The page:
You are unable to get a licence if you:
- are not 18 years or older
- have been sentenced to a term of imprisonment of 3 years or more
- have been admitted to and detained in a secure mental health unit for more than 3 years
- you have been found guilty, in Tasmania or elsewhere, of a prescribed offence other than a minor offence
- are a person who is on parole
- have been suspended under Section 16 of the Security and Investigations Agents Act 2002 (the Act). A licence can be suspended for a period 90 days (maximum) if the Director of Consumer Affairs and Fair Trading is satisfied it is in the public interest to do so. If a court convicts you of an offence under the Act, the court may also impose a penalty as well as suspending the licence.
You are unable to apply for a licence for a period of 10 years from:
- the completion of the term of imprisonment, or period of detention or
- the day you are found guilty of the relevant offence.
A prescribed offence is an offence committed in Tasmania or elsewhere involving:
- theft, robbery or any other offence involving dishonesty
- assault or any other offence involving violence
- abduction, kidnapping or stalking
- a weapon
- terrorism as defined in Part 5.3 of the Criminal Code of the Commonwealth.
A minor offence where a minor penalty has been imposed means an offence in relation to:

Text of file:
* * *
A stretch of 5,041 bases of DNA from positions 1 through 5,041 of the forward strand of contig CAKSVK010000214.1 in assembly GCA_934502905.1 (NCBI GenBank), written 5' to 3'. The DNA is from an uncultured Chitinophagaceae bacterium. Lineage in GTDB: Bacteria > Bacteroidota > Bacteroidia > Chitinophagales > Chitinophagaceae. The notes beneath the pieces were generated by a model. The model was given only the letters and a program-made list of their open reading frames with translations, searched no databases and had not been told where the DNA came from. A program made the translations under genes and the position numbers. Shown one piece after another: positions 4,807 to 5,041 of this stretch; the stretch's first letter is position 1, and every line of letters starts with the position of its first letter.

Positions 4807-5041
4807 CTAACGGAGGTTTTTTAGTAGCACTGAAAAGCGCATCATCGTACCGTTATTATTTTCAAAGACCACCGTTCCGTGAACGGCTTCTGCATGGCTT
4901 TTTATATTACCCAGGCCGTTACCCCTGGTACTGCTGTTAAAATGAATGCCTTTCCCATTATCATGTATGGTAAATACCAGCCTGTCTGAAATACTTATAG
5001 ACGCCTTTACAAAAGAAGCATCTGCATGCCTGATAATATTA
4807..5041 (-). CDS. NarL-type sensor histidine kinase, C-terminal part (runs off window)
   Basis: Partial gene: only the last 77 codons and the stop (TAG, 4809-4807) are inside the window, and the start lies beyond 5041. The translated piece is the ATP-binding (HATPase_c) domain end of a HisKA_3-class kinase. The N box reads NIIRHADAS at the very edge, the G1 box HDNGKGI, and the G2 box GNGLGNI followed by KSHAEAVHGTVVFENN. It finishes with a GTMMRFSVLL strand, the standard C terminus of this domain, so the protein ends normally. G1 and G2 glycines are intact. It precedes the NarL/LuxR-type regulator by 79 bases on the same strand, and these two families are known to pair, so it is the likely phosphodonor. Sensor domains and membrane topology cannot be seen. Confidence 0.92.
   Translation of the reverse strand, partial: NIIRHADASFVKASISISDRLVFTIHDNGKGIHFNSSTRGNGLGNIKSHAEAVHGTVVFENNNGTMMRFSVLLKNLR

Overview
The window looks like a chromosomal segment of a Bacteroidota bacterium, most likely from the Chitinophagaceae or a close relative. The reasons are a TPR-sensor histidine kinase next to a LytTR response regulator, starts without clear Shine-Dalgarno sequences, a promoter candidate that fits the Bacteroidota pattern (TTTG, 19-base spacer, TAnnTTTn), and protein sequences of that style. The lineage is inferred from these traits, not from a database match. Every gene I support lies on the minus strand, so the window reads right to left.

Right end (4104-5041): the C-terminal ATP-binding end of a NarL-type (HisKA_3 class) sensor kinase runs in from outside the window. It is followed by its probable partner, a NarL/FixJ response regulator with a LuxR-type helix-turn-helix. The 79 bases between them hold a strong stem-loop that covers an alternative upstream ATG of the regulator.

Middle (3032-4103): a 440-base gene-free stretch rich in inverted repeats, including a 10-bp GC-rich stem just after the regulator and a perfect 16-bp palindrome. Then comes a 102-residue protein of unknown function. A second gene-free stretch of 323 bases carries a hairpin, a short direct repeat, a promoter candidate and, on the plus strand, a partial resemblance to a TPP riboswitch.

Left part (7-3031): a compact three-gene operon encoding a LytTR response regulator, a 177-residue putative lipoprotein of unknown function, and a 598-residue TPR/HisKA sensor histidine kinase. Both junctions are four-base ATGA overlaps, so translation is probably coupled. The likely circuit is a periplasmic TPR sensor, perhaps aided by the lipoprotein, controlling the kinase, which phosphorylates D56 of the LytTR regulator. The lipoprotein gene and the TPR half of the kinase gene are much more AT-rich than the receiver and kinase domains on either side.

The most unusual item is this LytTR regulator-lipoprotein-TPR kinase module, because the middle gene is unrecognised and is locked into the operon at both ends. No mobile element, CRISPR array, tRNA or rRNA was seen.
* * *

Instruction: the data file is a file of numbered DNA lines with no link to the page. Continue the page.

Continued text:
- dishonesty, violence or involving a weapon
- a prohibited plant, substance or scheduled substance (Poisons Act 1971)
- a controlled drug, plant or plant product, possession of a drug utensil or appliance (Misuse of Drugs Act 2001)
- possession of a drug utensil or appliance (Misuse of Drugs Act 2001).
Minor penalty means:
- no penalty is imposed or
- a penalty:
- that does not include a term of imprisonment or
- a fine of $500 or more
The following are examples of prescribed offences which will disqualify an applicant for a new licence or re-applying for an existing licence
IMPORTANT: The application process requires you to consent to Consumer, Building and Occupational Services getting information from the Commissioner of Police, including your national police record. If you do not disclose your previous offences, your application may be rejected and you may also be charged with providing false and misleading information.
- If your licence is to be refused you will receive a letter from Consumer, Building and Occupational Services explaining the decision.
- The letter will ask you to respond in writing within 28 days.
- A final decision will then be made and provided to you in writing.
- If your application has been refused you can apply to the Magistrates Court of Tasmania (Administrative Appeals Division) for a review of the decision.
- There is no refund if your application is withdrawn or refused.